Jun 29 - Aug 04, 2019

Press Release

Curator Article

Huang Zhiyang's life as an artist has been a mix of psychedelic and mysterious experiences. 

Huang attended Chinese Culture University in Taipei from 1985 to 1989. While in university, he participated in activities organized by the Modern Ink Wash Painting Society, an organization started by Taiwanese artist Liu Guosong. After graduating, Huang spent two years in the army before returning to art. In 1991, he created ‘Maternity House for XiaoXiao,’ which won the 2nd Taipei Biennale Award. He travelled abroad for the first time in 1991 when he was invited to take part in an exhibition in Australia. He won another prize for his work in 1993 and used the money he earned to visited mainland China for the first time.

In 1995, he was the first Taiwanese artist to be included in the La Biennale di Venezia-centennial with his exhibition ‘Identity and Difference.’ During his stay in Europe, he saw how traditional and modern art could work in unison. After Huang return to Taipei, he was invited to hold a solo exhibition at the Museum Ludwig in Cologne, Germany in 1996. Later that year, Huang moved to the United States in on an Asian Cultural Council Fellowship, where he gained notoriety with his work ‘Tracing Taiwan,’ the first work from a visiting artist exhibited at the Drawing Center. In 1998, his work was included in ‘Inside out,’ an exhibition of Chinese Contemporary Art across the United States curated by Gao Minglu. 

After making his debut in the New York contemporary art scene, he became the only Taiwanese artist exhibited in the Ethan Cohen Gallery. After the 9/11 attack in New York City in 2001, he felt that policies towards foreigners would become more strict. He returned to Tawian in 2002.  

After four years in Taiwan, Huang moved to Beijing in 2006. He hadn’t visited the city in ten years and was struck by how much had changed. He felt suffocated by the realization that even though his experiences in Europe and the United States helped him grow as an artist, they hadn’t evoked the same intuitive feelings of purpose he felt upon returning to Beijing. 

Beijing became a place where he could develop his art and mixed artistic existence in tandem. He still lives in Beijing today. 

By the time he moved to Beijing, life and art for Huang had acquired mixed meanings. He’d climbed the ladder in his career quickly – winning international awards soon after he graduated from university. As a young artist, Huang felt proud of his work and the notoriety he received from winning prizes at competitions like La Biennale di Venezia-centennial. But Huang could not ignore the inner force from inside that called him back to where his life started. His first piece of work, ‘Maternity House for XiaoXiao,’ relates to the stubbornness and toughness of his childhood experience.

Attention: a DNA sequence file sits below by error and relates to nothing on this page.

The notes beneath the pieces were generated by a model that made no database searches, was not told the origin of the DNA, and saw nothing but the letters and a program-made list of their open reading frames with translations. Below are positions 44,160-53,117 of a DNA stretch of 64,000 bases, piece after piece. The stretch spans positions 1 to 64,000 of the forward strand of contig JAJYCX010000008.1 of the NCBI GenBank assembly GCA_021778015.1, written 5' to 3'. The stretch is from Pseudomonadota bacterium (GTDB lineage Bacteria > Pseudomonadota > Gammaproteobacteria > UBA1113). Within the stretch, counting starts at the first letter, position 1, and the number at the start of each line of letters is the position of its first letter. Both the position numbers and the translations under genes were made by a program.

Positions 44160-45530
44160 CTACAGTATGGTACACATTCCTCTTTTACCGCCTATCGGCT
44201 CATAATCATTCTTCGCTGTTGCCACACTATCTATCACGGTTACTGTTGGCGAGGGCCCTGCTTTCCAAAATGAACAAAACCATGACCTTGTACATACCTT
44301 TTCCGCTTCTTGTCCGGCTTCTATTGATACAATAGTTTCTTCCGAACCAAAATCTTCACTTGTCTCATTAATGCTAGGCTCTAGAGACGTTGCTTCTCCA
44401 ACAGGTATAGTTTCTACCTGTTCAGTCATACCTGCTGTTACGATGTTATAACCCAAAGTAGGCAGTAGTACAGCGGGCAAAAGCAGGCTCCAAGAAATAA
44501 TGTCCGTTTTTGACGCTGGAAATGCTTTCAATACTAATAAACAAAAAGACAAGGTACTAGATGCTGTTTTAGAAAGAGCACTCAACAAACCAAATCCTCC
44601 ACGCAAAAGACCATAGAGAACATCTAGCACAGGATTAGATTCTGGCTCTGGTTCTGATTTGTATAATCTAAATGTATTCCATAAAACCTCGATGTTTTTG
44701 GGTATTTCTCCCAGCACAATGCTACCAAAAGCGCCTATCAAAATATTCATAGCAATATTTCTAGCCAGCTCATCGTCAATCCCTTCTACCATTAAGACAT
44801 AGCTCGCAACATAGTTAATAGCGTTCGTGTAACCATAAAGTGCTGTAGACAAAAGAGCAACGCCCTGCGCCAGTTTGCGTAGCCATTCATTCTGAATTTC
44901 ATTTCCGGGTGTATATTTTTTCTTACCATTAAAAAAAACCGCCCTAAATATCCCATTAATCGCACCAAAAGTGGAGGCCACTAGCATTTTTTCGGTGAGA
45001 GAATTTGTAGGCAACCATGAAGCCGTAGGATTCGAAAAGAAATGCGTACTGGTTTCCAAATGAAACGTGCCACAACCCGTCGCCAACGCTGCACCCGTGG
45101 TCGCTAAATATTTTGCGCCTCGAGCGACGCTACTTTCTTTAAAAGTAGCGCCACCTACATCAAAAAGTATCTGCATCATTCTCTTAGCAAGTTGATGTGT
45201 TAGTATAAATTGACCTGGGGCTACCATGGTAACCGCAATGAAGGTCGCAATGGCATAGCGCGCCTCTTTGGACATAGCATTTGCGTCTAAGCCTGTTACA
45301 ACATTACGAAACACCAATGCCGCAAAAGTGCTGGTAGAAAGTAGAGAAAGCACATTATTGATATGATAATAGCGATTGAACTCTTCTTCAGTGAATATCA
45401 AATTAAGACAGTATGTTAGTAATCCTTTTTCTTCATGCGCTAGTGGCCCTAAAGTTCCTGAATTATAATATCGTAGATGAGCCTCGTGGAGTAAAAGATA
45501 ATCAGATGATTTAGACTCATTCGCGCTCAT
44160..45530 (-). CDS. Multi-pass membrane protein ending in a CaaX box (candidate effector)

In his work, Huang shows a sensitive and extraordinary discernment towards life; his perceptions grow wildly and his vision touches everything around him. When he picks up the pen, vines, branches, birds, and characters are all turned into the traces of life. They are shaped without any restraint for they are self-explanatory. His works express primitivism and the present, loneliness, conflicts in the silence, and a longing for tranquility. 

They do not need to engage in debates about eastern and western art, nor should they be cited to illustrate differences between them. Their impact is in their individual vitality, and they will surely excite the sensitive soul to tears. 

Huang Zhiyang is highly regarded in the art world for the quality of his work, and the free soul of his paintings. He paints what he sees and how he feels, without trying to embody Chinese or Western styles. Huang learned from his experiences abroad that all perceptions of art can be mixed. The most organic states of life are mixed and the diversity of nature is not uniform. All states of life are accompanied by heterogeneities. These dissimilarities maximize one’s perception of the world.

These artistic traits can be summarized as ‘mixed living,’ which Huang most commonly expresses in Chinese and Western styles. Mixed-living is the result of Huang’s insight on Chinese and Western art. He started studying traditional art but also but also produced contemporary works. He participated in the modern ink wash movement in Taiwan -- extracting symbolic traces from life to form a unique artistic language. 

Huang’s new work reflects the characteristics of Chinese and Western mixed style: eastern flow works freely within modern compositions. Eastern and western are not divergent theories in his paintings; they learn from each other with each brushstroke. A dot or line in ink are traces of action and they reflect more than a simple static condition. The mixed-style of art is also reflective of the artist’s state of mind, his freedom of soul, and his experience of life. It reveals his confrontation with bitterness.

Huang has lived in Beijing for 14 years – longer than he spent in Europe or the United States. The air of Beijing has entered deeply into his skin. 

This same Beijing air is breeding an art revolution in our corner of the world. In Huang Zhiyang, we have a pair of mixed-living eyes to help us to see, to know and understand the revolution happening in contemporary art. 

At Chicheng for a short visit, 22nd June 2019 



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